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How much current can a CAT6 cable reliably handle? I want to use 3 of the cores for +5V and 3 cores for GND. I'm wondering at what current I need to think of another power solution.

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  • \$\begingroup\$ @venny - he's using 3 pairs so that should be 1800ma. \$\endgroup\$ – DoxyLover Sep 22 '14 at 20:24
  • \$\begingroup\$ @DoxyLover Sorry, I should have written through a pair. 600mA is the current supplied by one mode i.e. one pair is positive and one pair is negative \$\endgroup\$ – venny Sep 22 '14 at 20:29
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    \$\begingroup\$ How much voltage drop can you tolerate? In low-voltage applications, the cable's resistance is going to be the limiting factor. \$\endgroup\$ – Dave Tweed Sep 22 '14 at 20:34
  • \$\begingroup\$ @DaveTweed I was hoping to also directly power Arduinos with the cable (over the +5V), so not much I think. The cable will probably at most be around 10m. \$\endgroup\$ – Diode Sep 22 '14 at 20:42
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    \$\begingroup\$ Non EE here (but a frustrated wannabe). In general, if you want to have a 'destination' voltage of 5 volts and the circuit has a drop of 1 volt, could you not supply 6 volts and solve the issue? Of course this assumes you have the flexibility to power the wire with the voltage of your choice. I'm thinking of how I can power Nest cameras in the outside corners of my house where there is no 120v outlet, but there is CAT6 wiring for cameras. TIA for your thouhts. \$\endgroup\$ – robertl Sep 21 '17 at 3:59
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At 5V you'll probably run into voltage drop issues before you run into current limitations (if the length is more than a few meters).

Some CAT6 cable is rated as low as 60°C, and some is AWG 24, so if your ambient could be as high as 50°C. the current limitation might be as low as 2-3A. See, for example, this and this.

Edit: If the length could be as long as 10m, and assuming AWG24 size-- resistance is nominally 84 ohms/km so 0.84\$\Omega\$/10m, so three in parallel, round trip, would be 0.56 ohm at 20°C. If 5% voltage drop (250mV) was acceptable, that would be a current of 440mA maximum, so maybe 350-400mA maximum allowing for temperature.

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802.3at Type 2 POE limits the current to 600ma per "mode" (pair of pairs) which is equivilent to 300ma per core.

So if you assume the IEEE got it right then you can safely deliver about 900ma on a setup with three positive wires and three negative wires. I expect the IEEE were pretty conservative to allow for less than ideal installation methods and that with a single cable in free air you could go somewhat higher.

However that is not the whole story. As Sphero points out in a 5V system volt drop is likely to become an issue before cable rating does. He came up with a current of 440ma for a 10m length and a somewhat reasonable volt drop.

An obvious solution to this is to use a higher voltage supply and then step it down at the remote end. However this brings issues of it's own. It's not such an issue for "ghetto PoE" type systems because Ethernet is isolated but the fact that you are using three pairs for power (leaving one pair for data) makes me suspect that you are not planning to use Ethernet.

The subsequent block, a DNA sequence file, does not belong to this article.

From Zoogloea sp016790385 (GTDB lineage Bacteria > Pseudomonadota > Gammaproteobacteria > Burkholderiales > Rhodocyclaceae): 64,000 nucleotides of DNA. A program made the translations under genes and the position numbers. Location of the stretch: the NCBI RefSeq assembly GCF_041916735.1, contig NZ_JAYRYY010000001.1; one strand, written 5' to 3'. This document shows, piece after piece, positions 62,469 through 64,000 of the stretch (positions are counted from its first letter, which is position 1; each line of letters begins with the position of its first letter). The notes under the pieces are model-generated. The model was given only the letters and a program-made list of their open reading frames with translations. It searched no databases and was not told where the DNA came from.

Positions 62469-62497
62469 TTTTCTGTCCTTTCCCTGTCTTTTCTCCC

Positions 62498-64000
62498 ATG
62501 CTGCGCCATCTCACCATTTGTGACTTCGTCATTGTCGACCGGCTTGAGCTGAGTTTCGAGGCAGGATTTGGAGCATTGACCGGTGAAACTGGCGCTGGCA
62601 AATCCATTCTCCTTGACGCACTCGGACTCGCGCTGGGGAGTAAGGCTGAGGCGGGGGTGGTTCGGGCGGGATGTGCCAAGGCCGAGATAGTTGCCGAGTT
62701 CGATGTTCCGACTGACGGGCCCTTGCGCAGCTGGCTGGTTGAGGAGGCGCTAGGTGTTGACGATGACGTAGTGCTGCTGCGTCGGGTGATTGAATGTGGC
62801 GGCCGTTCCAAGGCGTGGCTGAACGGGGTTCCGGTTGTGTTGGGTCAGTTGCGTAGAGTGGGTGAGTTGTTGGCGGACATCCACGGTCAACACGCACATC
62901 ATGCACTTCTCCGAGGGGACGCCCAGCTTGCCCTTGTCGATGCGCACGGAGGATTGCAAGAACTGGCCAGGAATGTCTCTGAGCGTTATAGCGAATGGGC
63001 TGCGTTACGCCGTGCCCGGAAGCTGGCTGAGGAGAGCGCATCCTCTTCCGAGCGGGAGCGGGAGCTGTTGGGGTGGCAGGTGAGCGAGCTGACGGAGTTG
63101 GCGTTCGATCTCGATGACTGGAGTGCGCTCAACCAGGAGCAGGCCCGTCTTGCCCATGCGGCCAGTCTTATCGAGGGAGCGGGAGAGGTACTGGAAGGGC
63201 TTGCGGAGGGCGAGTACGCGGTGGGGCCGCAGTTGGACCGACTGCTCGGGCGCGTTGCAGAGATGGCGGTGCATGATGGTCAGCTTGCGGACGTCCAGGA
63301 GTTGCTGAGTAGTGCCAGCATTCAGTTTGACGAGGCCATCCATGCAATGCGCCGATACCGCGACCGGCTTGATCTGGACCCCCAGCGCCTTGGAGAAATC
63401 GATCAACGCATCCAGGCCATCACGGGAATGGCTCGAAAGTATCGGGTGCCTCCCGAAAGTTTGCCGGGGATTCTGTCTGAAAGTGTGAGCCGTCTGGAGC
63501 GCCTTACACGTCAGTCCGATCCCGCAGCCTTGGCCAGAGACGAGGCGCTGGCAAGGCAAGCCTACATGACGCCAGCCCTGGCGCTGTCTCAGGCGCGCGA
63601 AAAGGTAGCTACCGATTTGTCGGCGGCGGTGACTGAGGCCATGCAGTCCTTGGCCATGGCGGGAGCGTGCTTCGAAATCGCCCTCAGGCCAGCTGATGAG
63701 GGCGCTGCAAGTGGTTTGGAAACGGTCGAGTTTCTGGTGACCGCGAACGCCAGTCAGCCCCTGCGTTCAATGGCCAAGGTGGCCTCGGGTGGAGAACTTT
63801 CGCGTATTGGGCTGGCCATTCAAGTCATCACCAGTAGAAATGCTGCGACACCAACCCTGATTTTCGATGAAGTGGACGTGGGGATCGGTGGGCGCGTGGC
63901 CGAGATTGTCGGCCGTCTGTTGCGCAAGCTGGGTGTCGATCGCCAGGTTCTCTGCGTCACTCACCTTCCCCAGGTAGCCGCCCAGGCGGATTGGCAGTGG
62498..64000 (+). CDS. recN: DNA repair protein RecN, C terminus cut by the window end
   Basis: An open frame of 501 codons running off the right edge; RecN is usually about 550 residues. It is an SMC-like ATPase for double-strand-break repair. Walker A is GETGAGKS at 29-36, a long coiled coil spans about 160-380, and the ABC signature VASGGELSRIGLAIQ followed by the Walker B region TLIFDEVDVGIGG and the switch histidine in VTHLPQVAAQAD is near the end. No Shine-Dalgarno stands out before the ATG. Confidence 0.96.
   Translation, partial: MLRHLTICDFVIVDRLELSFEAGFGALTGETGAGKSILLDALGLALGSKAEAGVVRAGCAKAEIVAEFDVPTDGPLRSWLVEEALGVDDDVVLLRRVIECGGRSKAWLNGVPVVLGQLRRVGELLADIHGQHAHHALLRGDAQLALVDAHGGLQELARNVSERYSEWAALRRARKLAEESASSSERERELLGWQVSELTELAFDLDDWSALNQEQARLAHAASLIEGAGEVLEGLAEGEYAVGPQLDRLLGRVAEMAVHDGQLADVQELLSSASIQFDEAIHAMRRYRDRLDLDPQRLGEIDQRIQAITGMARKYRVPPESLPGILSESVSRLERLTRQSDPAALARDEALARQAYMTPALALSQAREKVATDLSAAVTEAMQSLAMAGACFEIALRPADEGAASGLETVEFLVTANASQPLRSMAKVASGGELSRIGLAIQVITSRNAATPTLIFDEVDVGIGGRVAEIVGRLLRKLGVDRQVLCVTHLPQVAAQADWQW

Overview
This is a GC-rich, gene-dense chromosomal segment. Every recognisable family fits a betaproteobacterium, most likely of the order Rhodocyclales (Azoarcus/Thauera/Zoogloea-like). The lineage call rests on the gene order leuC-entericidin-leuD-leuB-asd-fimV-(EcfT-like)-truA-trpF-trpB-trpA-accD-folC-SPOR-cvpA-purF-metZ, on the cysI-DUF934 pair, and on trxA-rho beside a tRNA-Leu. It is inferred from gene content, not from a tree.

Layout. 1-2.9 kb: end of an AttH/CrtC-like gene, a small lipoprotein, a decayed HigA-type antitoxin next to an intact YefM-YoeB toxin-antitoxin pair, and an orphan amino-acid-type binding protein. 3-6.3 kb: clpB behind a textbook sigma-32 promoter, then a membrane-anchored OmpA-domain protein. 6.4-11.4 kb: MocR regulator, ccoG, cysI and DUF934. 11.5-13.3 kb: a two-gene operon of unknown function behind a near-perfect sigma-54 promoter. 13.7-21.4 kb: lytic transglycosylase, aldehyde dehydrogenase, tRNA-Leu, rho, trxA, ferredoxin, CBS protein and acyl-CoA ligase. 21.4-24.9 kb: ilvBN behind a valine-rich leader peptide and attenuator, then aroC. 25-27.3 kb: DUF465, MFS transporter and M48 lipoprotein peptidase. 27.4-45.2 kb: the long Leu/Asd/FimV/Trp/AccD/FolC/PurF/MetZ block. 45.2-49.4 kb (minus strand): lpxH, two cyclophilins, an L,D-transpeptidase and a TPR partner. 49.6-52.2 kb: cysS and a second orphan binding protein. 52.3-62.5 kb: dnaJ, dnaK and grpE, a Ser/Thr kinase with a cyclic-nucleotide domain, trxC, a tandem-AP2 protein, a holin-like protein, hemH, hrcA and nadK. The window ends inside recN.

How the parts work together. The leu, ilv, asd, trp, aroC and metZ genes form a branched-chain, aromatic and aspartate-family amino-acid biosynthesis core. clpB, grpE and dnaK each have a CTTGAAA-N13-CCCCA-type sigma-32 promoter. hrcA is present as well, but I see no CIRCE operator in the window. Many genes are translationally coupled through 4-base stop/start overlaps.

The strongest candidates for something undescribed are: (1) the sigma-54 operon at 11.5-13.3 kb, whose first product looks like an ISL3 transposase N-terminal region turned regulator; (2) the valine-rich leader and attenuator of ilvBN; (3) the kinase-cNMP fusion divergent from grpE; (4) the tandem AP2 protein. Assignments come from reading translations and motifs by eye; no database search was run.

If you have a common ground for data and power interconnection and you raise the power supply voltage significantly above the signal voltage then you need to think very carefully about the impact of volt drop in the ground lead and also the impact of fault conditions where the ground is disconnected while the power and data lines remain connected.

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It depends on whether cable is 24 or 23 awg, and what length of cable, and whether pure copper or copper around aluminium.

I would suggest between roughly 1.5 amps and 2.2 amps based on quality of cable based on googling limit for power transmission on 23 and 24 gauge wire, lowest end for cheapest copper clad aluminium 24 gauge wire.

Longer length of wire you suffer from voltage drop because only 5volt power, normally in POE applications they step it up to 48v and then step down again to 5 volt.

There are ways to go beyond that if you are willing to go to trouble. Take off outer layer and spread out the wires and they don't overheat as quickly and much more power can go through, counts as "chassis wire" rather than power transmission wire in look up tables.

You could also have 2 neutral wires, 2 wires at +5 volt, 2 wires at -5 volt, for some applications such as led lighting, and under balanced load would count similar to 10v with the current cancelling itself out in the neutral wires, similar to idea of house power being split phase 110volt/220volt in USA over 3 wires. That would give a 33% boost to power, and under nearly full/balanced load a big decrease to voltage drop, while allowing 4 different led lights to be individually switched on and off from the 6 wires, half the time the "neutral" would be the positive side on led.

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Please, stick to the NFPA 79 Standard, Table 13.5.1, which specify the allowable ampacities for conductors with smaller sections (30 AWG to 10 AWG) than the NEC ampacities (14 AWG to 2000 kcmil).

This standard rates 2A for 24 AWG, 90 deg., single conductor.

And considering 8 carrying conductors inside a same cable, we should apply a 70% derating factor, with an estimate of 1.4A for 24 AWG, 90 deg., 8 carrying conductors.

This consider could vary according specific manufacturer certifications. Also, this assumes a CAT6 Cable as 24 AWG.

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